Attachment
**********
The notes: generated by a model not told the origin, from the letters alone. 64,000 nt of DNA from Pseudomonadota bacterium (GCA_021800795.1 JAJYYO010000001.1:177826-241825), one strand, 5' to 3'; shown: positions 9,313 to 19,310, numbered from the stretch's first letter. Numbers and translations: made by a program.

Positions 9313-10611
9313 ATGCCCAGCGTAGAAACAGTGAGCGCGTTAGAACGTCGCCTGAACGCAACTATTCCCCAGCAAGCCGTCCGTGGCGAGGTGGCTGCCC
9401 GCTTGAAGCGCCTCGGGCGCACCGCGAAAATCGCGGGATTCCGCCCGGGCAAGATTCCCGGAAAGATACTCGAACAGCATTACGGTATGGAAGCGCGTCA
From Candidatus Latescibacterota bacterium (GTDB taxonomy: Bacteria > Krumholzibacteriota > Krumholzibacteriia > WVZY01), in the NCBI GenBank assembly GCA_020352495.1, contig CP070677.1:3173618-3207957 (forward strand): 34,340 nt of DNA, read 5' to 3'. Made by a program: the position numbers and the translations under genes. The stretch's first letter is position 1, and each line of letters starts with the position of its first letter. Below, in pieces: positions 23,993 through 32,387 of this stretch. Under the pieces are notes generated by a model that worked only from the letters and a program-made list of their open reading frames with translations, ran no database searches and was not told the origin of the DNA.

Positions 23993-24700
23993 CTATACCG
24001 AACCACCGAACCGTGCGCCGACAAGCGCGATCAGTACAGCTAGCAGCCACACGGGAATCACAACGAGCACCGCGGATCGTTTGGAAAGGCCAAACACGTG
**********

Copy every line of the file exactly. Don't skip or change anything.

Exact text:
The notes: generated by a model not told the origin, from the letters alone. 64,000 nt of DNA from Pseudomonadota bacterium (GCA_021800795.1 JAJYYO010000001.1:177826-241825), one strand, 5' to 3'; shown: positions 9,313 to 19,310, numbered from the stretch's first letter. Numbers and translations: made by a program.

Positions 9313-10611
9313 ATGCCCAGCGTAGAAACAGTGAGCGCGTTAGAACGTCGCCTGAACGCAACTATTCCCCAGCAAGCCGTCCGTGGCGAGGTGGCTGCCC
9401 GCTTGAAGCGCCTCGGGCGCACCGCGAAAATCGCGGGATTCCGCCCGGGCAAGATTCCCGGAAAGATACTCGAACAGCATTACGGTATGGAAGCGCGTCA
From Candidatus Latescibacterota bacterium (GTDB taxonomy: Bacteria > Krumholzibacteriota > Krumholzibacteriia > WVZY01), in the NCBI GenBank assembly GCA_020352495.1, contig CP070677.1:3173618-3207957 (forward strand): 34,340 nt of DNA, read 5' to 3'. Made by a program: the position numbers and the translations under genes. The stretch's first letter is position 1, and each line of letters starts with the position of its first letter. Below, in pieces: positions 23,993 through 32,387 of this stretch. Under the pieces are notes generated by a model that worked only from the letters and a program-made list of their open reading frames with translations, ran no database searches and was not told the origin of the DNA.

Positions 23993-24700
23993 CTATACCG
24001 AACCACCGAACCGTGCGCCGACAAGCGCGATCAGTACAGCTAGCAGCCACACGGGAATCACAACGAGCACCGCGGATCGTTTGGAAAGGCCAAACACGTG